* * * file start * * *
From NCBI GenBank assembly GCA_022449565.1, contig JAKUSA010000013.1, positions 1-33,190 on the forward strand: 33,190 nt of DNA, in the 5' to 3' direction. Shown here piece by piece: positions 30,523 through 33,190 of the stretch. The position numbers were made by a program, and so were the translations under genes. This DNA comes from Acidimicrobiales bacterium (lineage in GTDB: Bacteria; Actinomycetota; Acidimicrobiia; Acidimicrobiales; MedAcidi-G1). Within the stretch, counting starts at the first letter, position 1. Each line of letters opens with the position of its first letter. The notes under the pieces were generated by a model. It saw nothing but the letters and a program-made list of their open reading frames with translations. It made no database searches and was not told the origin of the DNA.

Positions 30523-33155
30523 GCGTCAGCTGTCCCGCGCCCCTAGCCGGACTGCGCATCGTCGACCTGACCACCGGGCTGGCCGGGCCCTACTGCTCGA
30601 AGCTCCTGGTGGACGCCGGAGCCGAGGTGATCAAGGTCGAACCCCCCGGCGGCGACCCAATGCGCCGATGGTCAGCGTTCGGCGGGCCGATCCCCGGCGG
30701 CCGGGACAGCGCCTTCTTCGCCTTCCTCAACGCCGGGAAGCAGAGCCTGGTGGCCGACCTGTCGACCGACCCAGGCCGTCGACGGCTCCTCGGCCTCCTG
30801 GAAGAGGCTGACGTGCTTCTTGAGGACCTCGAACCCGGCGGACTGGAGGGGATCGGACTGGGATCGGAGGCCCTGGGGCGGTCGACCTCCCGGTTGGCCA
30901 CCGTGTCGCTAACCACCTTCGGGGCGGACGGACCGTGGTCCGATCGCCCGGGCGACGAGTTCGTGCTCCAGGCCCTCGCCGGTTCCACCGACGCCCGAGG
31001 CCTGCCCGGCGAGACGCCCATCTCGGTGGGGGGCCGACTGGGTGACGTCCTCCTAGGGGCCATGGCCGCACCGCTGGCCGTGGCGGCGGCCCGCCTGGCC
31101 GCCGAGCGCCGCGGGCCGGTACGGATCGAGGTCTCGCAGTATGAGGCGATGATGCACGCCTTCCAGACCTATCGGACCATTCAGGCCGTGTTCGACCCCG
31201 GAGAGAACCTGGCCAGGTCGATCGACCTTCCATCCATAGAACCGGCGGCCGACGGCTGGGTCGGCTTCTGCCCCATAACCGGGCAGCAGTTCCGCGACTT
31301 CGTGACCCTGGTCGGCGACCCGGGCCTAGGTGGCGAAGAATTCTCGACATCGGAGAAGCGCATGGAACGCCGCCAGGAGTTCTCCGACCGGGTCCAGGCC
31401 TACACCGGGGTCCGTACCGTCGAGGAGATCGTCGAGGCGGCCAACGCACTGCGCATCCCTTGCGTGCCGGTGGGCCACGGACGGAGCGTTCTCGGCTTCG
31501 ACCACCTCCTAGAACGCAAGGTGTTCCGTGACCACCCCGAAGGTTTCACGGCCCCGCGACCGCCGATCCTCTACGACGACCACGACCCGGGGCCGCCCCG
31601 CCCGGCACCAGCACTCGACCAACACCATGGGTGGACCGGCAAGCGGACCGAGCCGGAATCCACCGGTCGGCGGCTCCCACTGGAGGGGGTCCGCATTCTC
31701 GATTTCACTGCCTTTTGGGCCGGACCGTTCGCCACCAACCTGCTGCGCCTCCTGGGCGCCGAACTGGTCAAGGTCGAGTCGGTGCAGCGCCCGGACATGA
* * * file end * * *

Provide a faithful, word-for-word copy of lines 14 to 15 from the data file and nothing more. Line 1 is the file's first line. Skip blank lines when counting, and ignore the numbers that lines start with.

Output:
31601 CCCGGCACCAGCACTCGACCAACACCATGGGTGGACCGGCAAGCGGACCGAGCCGGAATCCACCGGTCGGCGGCTCCCACTGGAGGGGGTCCGCATTCTC
31701 GATTTCACTGCCTTTTGGGCCGGACCGTTCGCCACCAACCTGCTGCGCCTCCTGGGCGCCGAACTGGTCAAGGTCGAGTCGGTGCAGCGCCCGGACATGA